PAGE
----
The reactive end of the spectrum – the criminal and/or punitive law – includes two aspects as well. The first covers all that one could label as “defense” in punitive proceedings, from the earliest stages until the end, not only with respect to physical persons (most often the management of the company that may come under persecution for both intentional action and neglect), but also to companies themselves. Legal entities increasingly face the possibility of criminal legal responsibility. Indeed, in our experience, public prosecutors are attempting to apply the provisions of the Law on Criminal Responsibility of Legal Entities, which has been in effect for ten years now, increasingly stringently
The other aspect is related to all of the things that follow companies or individuals who find themselves being damaged by crimes. The scope of work in this begins with analyzing data and documentation regarding the identification of the criminal offense, misdemeanor, or economic offense committed at the expense of the company; identifying the culprit if possible; and representing the company in all proceedings that may follow.
Criminal compliance, as you know, requires first an analysis of company data and documentation to identify and assess the risks with respect to criminal law, followed by preventative counselling to minimize the risk of violations, and thus sanctions. This is done by establishing compliance structures within the company, which generally depend on the type of business activity and the model of the company’s operations. This would, strictly speaking, constitute criminal due diligence, and it also includes counselling and recommendations regarding the way a company is run to ensure that it is fully compliant, including managerial and employee education to this end.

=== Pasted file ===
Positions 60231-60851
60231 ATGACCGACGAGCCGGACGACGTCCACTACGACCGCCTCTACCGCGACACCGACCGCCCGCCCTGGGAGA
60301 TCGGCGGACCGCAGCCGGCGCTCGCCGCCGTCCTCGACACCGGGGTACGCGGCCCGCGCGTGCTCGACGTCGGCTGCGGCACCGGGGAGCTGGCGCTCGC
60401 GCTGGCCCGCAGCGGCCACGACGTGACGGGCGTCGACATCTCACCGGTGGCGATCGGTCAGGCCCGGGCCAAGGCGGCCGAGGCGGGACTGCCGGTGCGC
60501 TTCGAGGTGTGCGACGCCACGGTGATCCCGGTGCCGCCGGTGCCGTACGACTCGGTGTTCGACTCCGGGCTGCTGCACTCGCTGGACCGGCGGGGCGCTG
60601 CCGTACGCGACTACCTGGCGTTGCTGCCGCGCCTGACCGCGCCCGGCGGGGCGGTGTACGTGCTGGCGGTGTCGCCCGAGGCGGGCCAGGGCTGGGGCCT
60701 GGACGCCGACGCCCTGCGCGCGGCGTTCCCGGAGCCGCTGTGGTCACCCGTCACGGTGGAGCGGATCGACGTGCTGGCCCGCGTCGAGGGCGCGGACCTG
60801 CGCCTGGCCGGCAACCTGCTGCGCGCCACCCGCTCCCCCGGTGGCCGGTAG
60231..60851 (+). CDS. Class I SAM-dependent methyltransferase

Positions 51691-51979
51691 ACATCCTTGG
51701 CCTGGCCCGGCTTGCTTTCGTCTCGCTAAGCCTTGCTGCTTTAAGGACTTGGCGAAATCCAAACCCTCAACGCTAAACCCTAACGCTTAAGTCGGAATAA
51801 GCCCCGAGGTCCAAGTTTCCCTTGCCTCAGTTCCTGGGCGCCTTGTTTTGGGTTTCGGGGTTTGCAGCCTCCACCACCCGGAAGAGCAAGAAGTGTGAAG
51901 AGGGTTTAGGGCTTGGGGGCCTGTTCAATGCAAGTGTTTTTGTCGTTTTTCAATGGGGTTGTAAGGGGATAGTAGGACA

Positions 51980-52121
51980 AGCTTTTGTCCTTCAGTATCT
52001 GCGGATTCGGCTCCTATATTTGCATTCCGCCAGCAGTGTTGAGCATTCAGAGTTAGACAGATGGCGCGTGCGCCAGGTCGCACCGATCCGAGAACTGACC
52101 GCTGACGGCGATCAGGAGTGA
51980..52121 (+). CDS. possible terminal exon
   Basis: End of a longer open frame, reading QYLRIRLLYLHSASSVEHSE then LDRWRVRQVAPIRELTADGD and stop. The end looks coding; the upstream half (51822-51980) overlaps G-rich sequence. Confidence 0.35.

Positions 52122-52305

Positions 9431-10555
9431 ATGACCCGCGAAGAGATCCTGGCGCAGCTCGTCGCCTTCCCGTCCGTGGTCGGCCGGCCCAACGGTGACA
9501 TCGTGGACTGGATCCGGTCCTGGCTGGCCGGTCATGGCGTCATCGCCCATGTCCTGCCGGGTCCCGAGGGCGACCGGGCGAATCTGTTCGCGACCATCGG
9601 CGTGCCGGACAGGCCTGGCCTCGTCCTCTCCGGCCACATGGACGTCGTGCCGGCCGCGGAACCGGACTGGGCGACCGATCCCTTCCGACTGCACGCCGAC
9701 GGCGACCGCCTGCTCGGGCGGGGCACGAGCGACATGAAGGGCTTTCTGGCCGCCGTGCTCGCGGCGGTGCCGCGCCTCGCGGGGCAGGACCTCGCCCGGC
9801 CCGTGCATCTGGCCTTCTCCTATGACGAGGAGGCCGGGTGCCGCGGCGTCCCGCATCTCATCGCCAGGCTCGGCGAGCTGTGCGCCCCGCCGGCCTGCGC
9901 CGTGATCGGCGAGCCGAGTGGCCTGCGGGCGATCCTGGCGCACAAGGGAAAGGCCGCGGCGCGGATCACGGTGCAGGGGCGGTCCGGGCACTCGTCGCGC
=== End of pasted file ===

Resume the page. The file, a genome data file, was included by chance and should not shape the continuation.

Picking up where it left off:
Also, regarding criminal compliance, we think it is important to emphasize what we have already seen multiple times in our work so far. There have been a number of cases in which our clients – both companies and management – could have avoided public prosecutorial or judicial procedures had they had established a regulated criminal compliance system, or at least have engaged in prior counseling to that end before making a particular business decision or undertaking a particular business activity. We believe and hope that in the future, businesses and companies operating on the domestic market will start paying more attention to this legal area, because otherwise, due to the increasing interference of the state and its institutions in the business world, they will be forced to face all the consequences and burdens that these proceedings carry with them.
CEELM: In the past, has JPM been handling these matters through other practices or have you been referring the work to Criminal Law boutiques?
Jelena: We have done it more less the same. We have been assigning experienced professionals depending on the actual nature of the case. The teams were formed on a case-by-case basis. For example, our office was involved in several high-profile cases related to corporate criminal cases in the past years. On certain occasions, we cooperated with some criminal law boutiques, but only within a rather limited scope.
This is just a step forward in terms of institutionalizing the whole process.
CEELM: Finally, what are your personal feelings about this new adventure – about the upcoming challenges and opportunities involved in JPM’s Corporate Criminal practice?
Jelena: As we’ve already mentioned, JPM has been working this way for a while now, in this legal area, but we certainly are pleased to be able to offer a more narrowly specialized legal services practice to our clients. And to be able to do so first on the Serbian legal market!
This area of law in itself, given the complicated and serious possible consequences that not only companies but company executives personally may face in case of any transgressions and breaking of the law, brings with itself a special kind of responsibility, and we take it very seriously. But, with all our years of experience, we believe that our knowledge, dedication, and reputation will allow us to provide our clients with the best possible advice and legal assistance in all situations in which they can find themselves, in this area of the law.